on the side of safety. host: unless the administration certifies that pakistan is making progress in fighting terrorism, this is what howard berman of california has to say -- guest: i agree with that premise. we need to keep pressure on pakistan to make absolutely sure that no part of their government supports radical organizations like the taliban are al qaeda. we have to remember that they are alert -- they are nuclear power. we do not want radical elements in getting control all those weapons. in addition, pakistan is a conduit to get weapons in to fight the taliban. it is a thorny issue in the one that we have to work out. to cut up pakistan immediately would be a mistake. host: greg, independent line. caller: as long as the budget is an issue, eliminate the patriots back, homeland security, the police. fire those people. fire them right now. get the money from there. no one was concerned about the budget when bush was fighting a war on two fronts. i was in the national guard and the marines. i did not go the last three times because my son came back. the national guard, it is a good thi
less than that. but there is a move to cut some of that funding. most interestingly enough on pakistan, because of the tension in u.s.-pakistani relations in the wake of the death of osama bin laden so that has been on the table. but as far as a percentage of what goes out, it's relatively small. the interesting thing, though, here, is that there is -- have put tax increases on the table. they've put some defense spending on the table. you didn't see that years ago, that they were willing to cut defense. so that's significant. but foreign aid is something that has been discussed of pairing back. host: "the daily caller" has a story about ron paul, as our caller and also -- ron paul calls on supporters to lobby leadership for no compromise. ron paul blasted top house republicans for lack of called on supporters to pressure top g.o.p. officials not to cut a back room deal with president obama. in an e-mail sent thursday evening to supporters of his presidential bid he couraged backers to help republican leaders make up their mind. the republican leadership is us is exceptible -- suscepti
headlines later today. 11:00 eastern former pakistan president pervez musharraf gives a speech. >>> at noon the crew of space shuttle "atlantis" will hold a news conference to talk about their final mission. "atlantis" landed at kennedy space center around 6:00 this morning ending the 30-year program. >>> house republicans are call ing to push the cut cap balance bill. a news conference at 12:45 eastern. >>> let's go ahead and check in first with kate bolduan in washington. kate? >> lawmakers and the white house are all watching the clock, still looking for a way out of this debt ceiling crisis we find ourselves in still today. how will they break the log jam in or at the top of the hour. >>> also coming up in the next hour, a minnesota community divided by a school district's curriculum policy on sexual orientation. now a federal investigation and also the threat of a lawsuit that is pending by two civil rights groups. we're going to have that full story coming up in the next hour. >>> and i'm david mattingly in atlanta. will the nfl sign a labor agreement? there is a lot of hope going aro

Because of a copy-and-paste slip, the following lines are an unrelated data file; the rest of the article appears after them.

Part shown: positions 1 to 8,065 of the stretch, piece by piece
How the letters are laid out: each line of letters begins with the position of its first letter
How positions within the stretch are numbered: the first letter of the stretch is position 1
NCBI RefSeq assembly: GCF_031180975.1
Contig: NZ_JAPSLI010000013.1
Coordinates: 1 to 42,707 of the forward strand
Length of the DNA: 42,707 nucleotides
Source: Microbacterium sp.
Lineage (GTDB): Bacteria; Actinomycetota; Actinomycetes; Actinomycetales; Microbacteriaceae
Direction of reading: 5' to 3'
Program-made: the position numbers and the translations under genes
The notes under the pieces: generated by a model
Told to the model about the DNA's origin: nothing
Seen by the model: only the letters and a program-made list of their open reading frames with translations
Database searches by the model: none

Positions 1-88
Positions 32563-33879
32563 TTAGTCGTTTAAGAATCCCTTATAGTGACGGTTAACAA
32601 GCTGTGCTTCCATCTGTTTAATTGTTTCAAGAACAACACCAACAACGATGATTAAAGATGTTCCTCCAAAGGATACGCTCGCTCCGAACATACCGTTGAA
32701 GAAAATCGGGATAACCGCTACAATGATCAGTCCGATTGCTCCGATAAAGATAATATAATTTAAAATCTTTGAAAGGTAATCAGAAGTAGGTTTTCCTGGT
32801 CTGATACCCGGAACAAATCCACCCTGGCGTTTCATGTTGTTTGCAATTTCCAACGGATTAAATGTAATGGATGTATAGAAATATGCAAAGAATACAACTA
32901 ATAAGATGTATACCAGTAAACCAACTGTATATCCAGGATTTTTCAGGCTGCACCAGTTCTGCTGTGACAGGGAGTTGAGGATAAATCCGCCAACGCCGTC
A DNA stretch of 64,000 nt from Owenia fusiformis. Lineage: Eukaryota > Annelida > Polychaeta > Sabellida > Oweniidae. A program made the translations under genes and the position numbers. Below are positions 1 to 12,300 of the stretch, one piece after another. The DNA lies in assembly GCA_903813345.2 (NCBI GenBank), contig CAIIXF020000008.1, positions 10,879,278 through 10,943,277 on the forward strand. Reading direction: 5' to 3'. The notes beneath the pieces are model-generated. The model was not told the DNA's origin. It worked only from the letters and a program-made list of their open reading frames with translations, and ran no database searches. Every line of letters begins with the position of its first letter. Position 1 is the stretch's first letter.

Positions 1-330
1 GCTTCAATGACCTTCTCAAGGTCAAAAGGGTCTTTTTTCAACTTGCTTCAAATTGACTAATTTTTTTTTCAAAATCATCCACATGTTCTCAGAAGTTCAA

sightedness of it gets us in more trouble than anything else. pertaining to pakistan, having grown up there in the earlier years of my life, and it cannot tell you the immense good will that was there for the americans in the 1980's when we were fighting the soviets and freedom fighters of that time. the day the soviets left, the very next day everyone packed up their bags and left. that region was left with the master deal with on its own. come 9/11, all of a sudden they want that place to be fixed. well, no one was there for 13-14 years. we need to have a longer-term view. if we do not do that, there is no way we can solve our problems. thank you and i will listen offline. host: that may be a way to look at the broader question before we wrap up, but the remainder of the middle east long term. guest: this gets to the issue we spoke about earlier about whether the u.s. is going to support the democratic process in the future. i think the caller is right certainly in the case of pakistan and afghanistan. the united states lost sight of the importance of the region after the soviet the